Figure E represents both jodhpurs and square hips together. While exaggerated in this image, many North American and African women are of this figure type.

Figure F represents both jodhpurs and touching thighs, more typical of European and Australian mothers.

Figure G is the trifecta and usually (honestly) is a weight issue, although it is possible to have all three and it not be a weight issue on much taller women... the taller you are the more likely you are to also have jodhpurs, although the less likely your thighs will touch because both your pelvis is bigger and you thighs are longer (then it's a simple matter of physics and mechanics).

The above table is based on a survey size of 5,706 women of assorted nationality. You can clearly see from the table that as size increases the percentage of people of figure type A decreases sharply. The most notable shape issue is jodhpurs … in sizes 14 and up you are more likely to have them than to not, with 88% of women size 16+ having this feature. Which must raise the question is it normal to have them, with the smaller sizes being the odd ones out? Square hips and inside thigh do increase with size but are not significant numerically in themselves until combined with jodhpurs. There was one instance in a size 8 in which both squared hips and inside thigh were present but not jodhpurs ... this was on a very odd shaped model so I've removed her from the statistics.

OK that’s a lot of technical stuff and numbers. What it should tell you is that as size increases, a lower square or hipster leg line is a bad idea yet that’s what most shops have on offer. Why? It’s because the larger sizes cater to all three conditions at the same time in order to sell more product. Too bad if you’re a size 16 or greater, they won’t give you a choice … you’re going to look like an overweight grandmother even if you’re a 6ft 4in perfectly proportional, twenty-something athlete who’s never had a baby and that is that! Seriously though, the numbers show that designers should be catering to the jodhpur shape in larger sizes and ignoring the other two conditions ... this would mean higher leg lines, not lower leg lines ... but of course, that wouldn't be fashionable would it?

From a custom pattern making point of view the trick is to identify which conditions you or your client have and design the garment accordingly as described above. You are really looking at either ...

  • Raising the leg line at the side seam about 4-5cm and moving the leg line at the cheek further outward by 3-4cm. The amount really is arbitrary but increases proportionally with the extent of the jodhpur.

  • Creating a square leg line as directed in the 70's Square Leg Maillot and adding in a convex curve into the centre back seam as illustrated below by breaking the back panel below the waist into quarters. You rotate up the top section about 5 degrees and open the other two by 5 degrees creating a little extra vertical ease (centre image). You can also add in extra horizontal ease as illustrated in the right hand image


Front & Back Waist Issues

The waist line is one of the trickiest areas to work with in larger sizes. In most cases we're not talking about a simple scaled up body type, we're really dealing with minimising the appearance of a weight issue. No doubt most of you are familiar with what looks best as far as styles go (e.g.; avoiding horizontal stripes, etc.), but we're talking pattern making. As such there are only two things we can do. We can minimize the issue by not drawing attention to it and/or we can actually change the shape a small amount.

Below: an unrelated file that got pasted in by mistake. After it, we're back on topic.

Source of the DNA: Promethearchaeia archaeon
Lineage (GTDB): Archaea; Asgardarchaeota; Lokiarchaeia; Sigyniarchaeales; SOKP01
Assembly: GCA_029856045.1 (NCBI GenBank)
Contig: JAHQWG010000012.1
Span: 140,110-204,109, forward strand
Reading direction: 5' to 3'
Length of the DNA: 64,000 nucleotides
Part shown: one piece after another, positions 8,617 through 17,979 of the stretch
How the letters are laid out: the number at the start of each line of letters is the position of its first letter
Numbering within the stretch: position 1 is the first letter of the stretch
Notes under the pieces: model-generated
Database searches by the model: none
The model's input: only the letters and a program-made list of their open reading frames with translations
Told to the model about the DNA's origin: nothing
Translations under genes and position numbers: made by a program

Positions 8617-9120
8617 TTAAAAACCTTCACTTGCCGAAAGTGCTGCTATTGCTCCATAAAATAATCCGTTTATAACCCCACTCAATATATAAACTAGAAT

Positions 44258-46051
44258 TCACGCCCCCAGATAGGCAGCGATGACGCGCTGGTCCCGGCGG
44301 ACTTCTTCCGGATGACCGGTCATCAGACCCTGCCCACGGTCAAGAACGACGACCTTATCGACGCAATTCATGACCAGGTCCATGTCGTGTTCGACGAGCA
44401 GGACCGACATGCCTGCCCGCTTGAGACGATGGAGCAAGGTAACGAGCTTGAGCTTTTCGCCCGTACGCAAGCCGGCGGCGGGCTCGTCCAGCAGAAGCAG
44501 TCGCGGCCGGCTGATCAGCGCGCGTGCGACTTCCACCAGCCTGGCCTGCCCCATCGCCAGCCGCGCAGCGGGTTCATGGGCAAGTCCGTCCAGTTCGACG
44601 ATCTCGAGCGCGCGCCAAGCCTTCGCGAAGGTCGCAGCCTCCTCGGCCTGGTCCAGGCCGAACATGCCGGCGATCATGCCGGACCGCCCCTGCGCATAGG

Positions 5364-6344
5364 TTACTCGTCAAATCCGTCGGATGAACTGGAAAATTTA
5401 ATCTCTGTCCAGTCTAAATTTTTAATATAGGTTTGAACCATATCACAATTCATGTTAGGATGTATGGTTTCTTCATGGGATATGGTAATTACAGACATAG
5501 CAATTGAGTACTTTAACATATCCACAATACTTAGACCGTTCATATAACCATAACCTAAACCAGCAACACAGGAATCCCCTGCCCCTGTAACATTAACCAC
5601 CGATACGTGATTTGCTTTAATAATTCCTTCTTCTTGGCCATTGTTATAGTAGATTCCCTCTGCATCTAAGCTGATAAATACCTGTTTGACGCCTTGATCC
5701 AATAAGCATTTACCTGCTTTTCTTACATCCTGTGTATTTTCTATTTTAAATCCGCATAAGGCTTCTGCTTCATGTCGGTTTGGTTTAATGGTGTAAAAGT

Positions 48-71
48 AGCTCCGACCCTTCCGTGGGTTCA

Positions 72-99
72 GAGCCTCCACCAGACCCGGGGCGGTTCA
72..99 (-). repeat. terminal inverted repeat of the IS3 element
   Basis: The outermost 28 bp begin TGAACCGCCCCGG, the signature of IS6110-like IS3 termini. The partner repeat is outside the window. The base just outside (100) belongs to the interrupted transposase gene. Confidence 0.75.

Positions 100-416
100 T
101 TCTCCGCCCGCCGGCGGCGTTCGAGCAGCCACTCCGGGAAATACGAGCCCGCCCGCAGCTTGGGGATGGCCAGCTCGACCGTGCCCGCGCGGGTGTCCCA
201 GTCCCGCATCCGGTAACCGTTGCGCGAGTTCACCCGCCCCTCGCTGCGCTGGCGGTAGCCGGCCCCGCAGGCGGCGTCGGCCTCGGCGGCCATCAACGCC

Changing tummy and waist shape is usually done by use of stiffer fabrics or linings. Obviously the less stretch left in the fabric the less negative ease you can use, so there is a trade-off between being squeezed flatter and actually being able to put on the garment. Sounds simple doesn't it? Just add in some more ease and stiffen the fabric even more? Wrong, there is a catch.

Let's presume we're a little flabby in the tummy area. Simply making the garment tighter isn't going to do much more than create a Michelin man effect ... the garment will try to even out the tension in the fabric naturally by falling into the soft spots and riding over the rolls that won't compress ... sorry if I'm not pulling punches here but I need to be clear. It does this because in spandex it's possible to distort localized areas all independently of each other ... it's not a stiff textile ... you can poke your finger into one place and literally just 2 inches away the fabric is unaffected. So you can't use spandex as a flattening textile.

So instead we have two other options ... control textiles and compression textiles. The latter, compression, is a textile similar to spandex except that it has a very high rebound modulus. This means it can stretch pretty similarly to standard swim/dance spandex but it requires much more force to get it there (3-8% negative ease depending on the mesh) So it's tight to get on but it's still quite easy ... but what it does is move around the soft tissue of the body until everything is an even tension ... you may have heard of it being called shapewear. It's often mesh like in appearance but doesn't need to be. Higher levels of compression are NOT a change in knitting technique, but mainly achieved by increasing thickness of the elastic core of the inlay-yarn. What this means is that they can still distort locally just as normal spandex can ... it doesn't hide rolls (well ok maybe a tiny bit better) but typically moves them to somewhere they can be squished up ... you can still see an uneven surface.